The rule of law requires that all courts have exclusive power to examine any dispute. Without this judicial power, there would be a lack of confidence in the administration of justice and subsequent vigilantism or self help. The author poses the questions: What remains of the rule of law if certain matters are outside the competence of courts? Is the realization that its affairs are outside the competence of courts a recipe for dictatorial tendencies? Are certain issues because of their context difficult and impossible for courts to contend with? Can a court for example review the award of marks in an examination paper? Can a court assess the sufficiency of character needed for graduation? What really is the utility of unlimited judicial competence when access to courts in Nigeria is largely illusory and cases continue interminably?
It is within this context that this paper reviews the exclusive jurisdiction of Nigerian universities in academic matters. The author contends that the exclusive jurisdiction of Nigerian universities in academic matters until Magit v University of Agriculture Makurdi and Esiaga v University of Calabar recognized a substantive autonomy if there are procedural compliance with internal rules and fundamental human rights. Nwauche demonstrates that the tenor of Esiaga and Magit are potentially insidious since they are capable of leading to absolute powers in universities who may be led to believe that their decisions are not subject to judicial review or appeal. A number of options of managing the exclusive jurisdiction of Nigerian universities in academic matters are reviewed.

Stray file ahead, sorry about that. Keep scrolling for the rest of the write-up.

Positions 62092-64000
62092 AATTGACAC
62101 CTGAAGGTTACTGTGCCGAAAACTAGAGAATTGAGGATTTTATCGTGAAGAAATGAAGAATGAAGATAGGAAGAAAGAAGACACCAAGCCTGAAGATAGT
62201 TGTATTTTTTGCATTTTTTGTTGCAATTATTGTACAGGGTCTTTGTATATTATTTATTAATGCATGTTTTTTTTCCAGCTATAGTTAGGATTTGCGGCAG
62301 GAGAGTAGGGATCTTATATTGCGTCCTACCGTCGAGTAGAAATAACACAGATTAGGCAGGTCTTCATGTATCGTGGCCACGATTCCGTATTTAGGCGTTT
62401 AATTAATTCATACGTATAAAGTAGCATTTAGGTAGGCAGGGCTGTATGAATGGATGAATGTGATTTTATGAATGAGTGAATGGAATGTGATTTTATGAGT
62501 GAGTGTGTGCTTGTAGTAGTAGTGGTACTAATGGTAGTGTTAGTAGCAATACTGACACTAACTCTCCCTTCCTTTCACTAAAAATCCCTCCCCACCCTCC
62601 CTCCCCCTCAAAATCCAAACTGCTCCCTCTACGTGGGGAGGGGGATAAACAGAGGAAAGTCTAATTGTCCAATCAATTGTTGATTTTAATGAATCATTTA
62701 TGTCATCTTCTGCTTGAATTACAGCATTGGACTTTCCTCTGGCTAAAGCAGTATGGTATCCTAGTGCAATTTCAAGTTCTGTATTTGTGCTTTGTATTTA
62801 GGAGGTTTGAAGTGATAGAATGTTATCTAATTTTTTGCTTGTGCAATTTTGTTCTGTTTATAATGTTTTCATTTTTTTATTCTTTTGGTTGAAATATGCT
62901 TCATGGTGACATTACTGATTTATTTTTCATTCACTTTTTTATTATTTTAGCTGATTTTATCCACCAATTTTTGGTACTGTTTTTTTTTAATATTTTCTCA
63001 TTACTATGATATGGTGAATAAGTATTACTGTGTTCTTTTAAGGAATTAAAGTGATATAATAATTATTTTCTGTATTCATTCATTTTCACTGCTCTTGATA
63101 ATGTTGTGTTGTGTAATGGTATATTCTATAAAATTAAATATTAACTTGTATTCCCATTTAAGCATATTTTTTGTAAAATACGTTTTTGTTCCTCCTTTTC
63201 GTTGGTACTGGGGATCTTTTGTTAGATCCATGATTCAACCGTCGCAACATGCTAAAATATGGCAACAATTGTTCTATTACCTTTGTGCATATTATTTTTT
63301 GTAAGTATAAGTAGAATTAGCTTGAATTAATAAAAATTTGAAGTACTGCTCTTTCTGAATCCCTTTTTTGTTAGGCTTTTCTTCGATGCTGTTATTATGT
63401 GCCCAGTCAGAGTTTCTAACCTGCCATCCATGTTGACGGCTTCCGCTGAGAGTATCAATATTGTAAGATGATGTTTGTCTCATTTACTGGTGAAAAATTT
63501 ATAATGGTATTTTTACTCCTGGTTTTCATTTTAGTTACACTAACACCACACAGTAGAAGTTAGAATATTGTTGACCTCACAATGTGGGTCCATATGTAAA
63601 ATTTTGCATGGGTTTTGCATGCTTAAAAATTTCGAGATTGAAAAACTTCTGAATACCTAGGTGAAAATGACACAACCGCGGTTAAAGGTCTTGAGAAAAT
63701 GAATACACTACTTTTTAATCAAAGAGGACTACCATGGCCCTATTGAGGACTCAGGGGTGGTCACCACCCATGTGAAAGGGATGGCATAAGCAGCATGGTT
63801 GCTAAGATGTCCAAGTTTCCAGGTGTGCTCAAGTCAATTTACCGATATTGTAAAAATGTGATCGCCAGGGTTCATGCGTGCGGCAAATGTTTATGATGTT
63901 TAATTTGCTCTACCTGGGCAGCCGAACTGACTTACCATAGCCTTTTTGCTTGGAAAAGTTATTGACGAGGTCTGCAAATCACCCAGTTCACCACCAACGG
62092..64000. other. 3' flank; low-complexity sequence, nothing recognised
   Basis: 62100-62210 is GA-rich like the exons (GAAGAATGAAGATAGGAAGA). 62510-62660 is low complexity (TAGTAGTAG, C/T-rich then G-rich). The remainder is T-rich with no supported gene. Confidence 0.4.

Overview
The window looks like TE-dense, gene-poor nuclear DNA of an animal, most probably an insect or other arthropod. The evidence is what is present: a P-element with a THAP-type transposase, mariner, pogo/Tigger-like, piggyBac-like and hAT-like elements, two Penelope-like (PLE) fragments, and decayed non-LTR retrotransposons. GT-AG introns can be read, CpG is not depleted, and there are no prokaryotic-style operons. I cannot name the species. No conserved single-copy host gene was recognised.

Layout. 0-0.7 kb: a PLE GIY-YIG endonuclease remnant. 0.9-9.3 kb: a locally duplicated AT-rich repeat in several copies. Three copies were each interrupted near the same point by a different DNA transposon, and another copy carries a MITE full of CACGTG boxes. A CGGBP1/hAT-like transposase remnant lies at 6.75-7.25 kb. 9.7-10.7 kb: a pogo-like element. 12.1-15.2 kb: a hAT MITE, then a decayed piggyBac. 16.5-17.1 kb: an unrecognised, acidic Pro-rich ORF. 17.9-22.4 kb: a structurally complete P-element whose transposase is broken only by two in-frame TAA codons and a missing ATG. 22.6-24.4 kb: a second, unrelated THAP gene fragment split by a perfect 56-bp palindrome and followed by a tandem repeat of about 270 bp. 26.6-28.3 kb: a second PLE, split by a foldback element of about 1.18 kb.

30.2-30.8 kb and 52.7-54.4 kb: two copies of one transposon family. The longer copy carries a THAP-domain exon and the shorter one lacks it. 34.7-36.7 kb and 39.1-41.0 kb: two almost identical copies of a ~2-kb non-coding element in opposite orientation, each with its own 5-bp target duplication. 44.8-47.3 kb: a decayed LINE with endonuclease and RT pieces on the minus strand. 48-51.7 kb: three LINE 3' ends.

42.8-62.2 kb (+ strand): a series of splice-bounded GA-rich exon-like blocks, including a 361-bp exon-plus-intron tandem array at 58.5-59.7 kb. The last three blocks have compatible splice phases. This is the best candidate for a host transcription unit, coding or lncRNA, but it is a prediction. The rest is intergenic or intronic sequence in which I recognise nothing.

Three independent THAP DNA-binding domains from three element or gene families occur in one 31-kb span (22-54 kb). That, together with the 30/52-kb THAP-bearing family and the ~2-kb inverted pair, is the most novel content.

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|Title of Paper:||Rethinking the exclusive jurisdiction of Nigerian universities in academic matters|
|Document Type:||Other ()|
|Subject Area:||Institutional Management|
|Keywords:||Nigeria, Universities, Academia, Laws, Legal Issues|
|File Size:||95 KB|
|Rights:||Author provided post print|
|Date Added:||14 January 2008|